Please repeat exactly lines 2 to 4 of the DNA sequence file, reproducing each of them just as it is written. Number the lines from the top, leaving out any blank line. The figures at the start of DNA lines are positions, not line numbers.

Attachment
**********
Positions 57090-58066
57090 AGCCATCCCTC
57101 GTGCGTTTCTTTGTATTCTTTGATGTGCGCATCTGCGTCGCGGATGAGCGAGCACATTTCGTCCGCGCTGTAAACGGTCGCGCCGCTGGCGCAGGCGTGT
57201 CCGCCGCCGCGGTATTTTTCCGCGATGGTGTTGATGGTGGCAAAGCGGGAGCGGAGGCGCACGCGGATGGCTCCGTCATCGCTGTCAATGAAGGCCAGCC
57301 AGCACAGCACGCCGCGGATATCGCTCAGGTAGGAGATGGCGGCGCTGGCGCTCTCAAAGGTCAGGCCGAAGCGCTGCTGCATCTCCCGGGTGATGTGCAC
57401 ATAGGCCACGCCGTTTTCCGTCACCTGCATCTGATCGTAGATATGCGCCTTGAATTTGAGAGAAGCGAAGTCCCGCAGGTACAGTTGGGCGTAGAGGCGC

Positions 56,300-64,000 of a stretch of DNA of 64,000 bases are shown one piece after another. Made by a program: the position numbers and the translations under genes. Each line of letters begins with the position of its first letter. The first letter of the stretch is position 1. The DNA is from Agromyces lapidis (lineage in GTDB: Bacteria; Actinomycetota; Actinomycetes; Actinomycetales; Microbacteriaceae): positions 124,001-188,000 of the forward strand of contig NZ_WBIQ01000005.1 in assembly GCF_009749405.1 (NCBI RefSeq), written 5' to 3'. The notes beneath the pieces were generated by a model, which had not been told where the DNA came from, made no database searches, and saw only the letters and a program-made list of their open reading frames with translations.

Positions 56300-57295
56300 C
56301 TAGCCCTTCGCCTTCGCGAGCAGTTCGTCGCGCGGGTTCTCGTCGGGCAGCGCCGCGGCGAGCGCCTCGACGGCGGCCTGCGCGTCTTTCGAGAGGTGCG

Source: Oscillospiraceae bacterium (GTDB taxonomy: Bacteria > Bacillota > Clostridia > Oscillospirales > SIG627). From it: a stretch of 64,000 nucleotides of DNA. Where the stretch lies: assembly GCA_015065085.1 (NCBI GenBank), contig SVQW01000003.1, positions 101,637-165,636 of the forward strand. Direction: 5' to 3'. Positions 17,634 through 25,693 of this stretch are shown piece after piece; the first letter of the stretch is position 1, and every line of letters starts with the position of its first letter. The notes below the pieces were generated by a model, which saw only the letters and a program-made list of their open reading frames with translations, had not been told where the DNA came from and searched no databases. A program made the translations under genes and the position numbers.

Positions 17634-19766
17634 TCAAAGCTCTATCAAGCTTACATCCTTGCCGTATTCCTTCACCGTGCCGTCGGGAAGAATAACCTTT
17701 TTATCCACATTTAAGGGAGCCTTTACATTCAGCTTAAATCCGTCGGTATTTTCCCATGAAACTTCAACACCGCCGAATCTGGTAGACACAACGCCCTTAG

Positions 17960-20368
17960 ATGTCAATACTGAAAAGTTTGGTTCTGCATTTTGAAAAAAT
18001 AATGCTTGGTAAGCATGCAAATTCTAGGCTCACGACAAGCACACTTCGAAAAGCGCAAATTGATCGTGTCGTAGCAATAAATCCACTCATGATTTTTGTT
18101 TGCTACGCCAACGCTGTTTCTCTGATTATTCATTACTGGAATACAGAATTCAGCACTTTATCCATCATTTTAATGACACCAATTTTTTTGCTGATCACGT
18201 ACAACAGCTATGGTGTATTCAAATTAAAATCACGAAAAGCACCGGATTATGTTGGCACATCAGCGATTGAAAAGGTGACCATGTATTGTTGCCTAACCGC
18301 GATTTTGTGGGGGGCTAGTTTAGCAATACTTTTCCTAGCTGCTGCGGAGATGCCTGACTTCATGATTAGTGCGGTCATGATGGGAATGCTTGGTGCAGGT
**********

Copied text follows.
57090 AGCCATCCCTC
57101 GTGCGTTTCTTTGTATTCTTTGATGTGCGCATCTGCGTCGCGGATGAGCGAGCACATTTCGTCCGCGCTGTAAACGGTCGCGCCGCTGGCGCAGGCGTGT
57201 CCGCCGCCGCGGTATTTTTCCGCGATGGTGTTGATGGTGGCAAAGCGGGAGCGGAGGCGCACGCGGATGGCTCCGTCATCGCTGTCAATGAAGGCCAGCC